Why is the right of Muslim women to wear the veil still so controversial in France?

A recent court decision showed these pieces of fabric still have the same power to inflame public debate. Is it a feminist issue? A secular issue? Or just plain bigotry?

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It had been a while. After France’s high court recently overturned the dismissal of a private childcare employee, fired in 2008 because she started wearing the hijab, France’s most controversial piece of fabric again found itself at the heart of public debate. Following the 2004 law banning “conspicuous religious symbols” at state schools and the 2008 law banning the niqab in public places, France may now allow private businesses to ban their employees from wearing a headscarf.

A survey conducted after the court decision showed that 83 per cent of French people would be in favour of a law banning the hijab from private business dealing with the public, meaning shops, medical practices, kindergartens, and so on.

The hijab has, in France, a special power to inflame public debate. Following the recent court decision, it took only a few hours for the government to react, a few days for a group of intellectuals to launch a petition demanding a change in the law and a week for the opposition to actually hand in a legal proposal in Parliament and for the president to claim there was a “need” to clarify the law. A remarkably swift and focused response. Some might argue that France would be doing much better if those in charge were that quick to react on all issues. They’re not. So why such wide-ranging dedication to tackle this issue, which, it shouldn’t be forgotten, is based on a single case?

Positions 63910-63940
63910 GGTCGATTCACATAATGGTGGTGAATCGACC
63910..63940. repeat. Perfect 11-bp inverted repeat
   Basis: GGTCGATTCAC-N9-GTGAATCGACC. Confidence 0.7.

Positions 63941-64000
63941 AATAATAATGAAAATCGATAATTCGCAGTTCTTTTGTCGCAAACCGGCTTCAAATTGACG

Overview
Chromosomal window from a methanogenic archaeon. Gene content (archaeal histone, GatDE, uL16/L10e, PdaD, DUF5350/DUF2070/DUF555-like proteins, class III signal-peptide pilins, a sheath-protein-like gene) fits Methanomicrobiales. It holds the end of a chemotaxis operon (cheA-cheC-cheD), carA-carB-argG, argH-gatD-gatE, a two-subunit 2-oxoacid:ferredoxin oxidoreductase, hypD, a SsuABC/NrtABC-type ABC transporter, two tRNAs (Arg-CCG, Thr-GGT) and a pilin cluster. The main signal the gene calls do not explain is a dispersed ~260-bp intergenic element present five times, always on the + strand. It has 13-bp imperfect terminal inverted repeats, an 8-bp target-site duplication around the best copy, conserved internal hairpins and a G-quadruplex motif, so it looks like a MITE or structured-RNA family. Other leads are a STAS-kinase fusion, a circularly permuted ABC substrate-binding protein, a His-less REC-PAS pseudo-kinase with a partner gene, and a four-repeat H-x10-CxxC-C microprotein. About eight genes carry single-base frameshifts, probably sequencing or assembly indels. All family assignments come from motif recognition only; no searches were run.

For religious sociologist Raphael Liogier, “the debate is actually nurtured by the feeling of being in the face of imminent disaster.” He argues that “the problem is not Islam as such, but the obsessive feeling of being besieged,” the “dread of islamisation,” that explains reactions such as those of former Interior Minister Claude Guéant, who referred to street prayers as “occupation,” or opposition leader Jean-François Copé alleging that children had their snacks confiscated during Ramadan.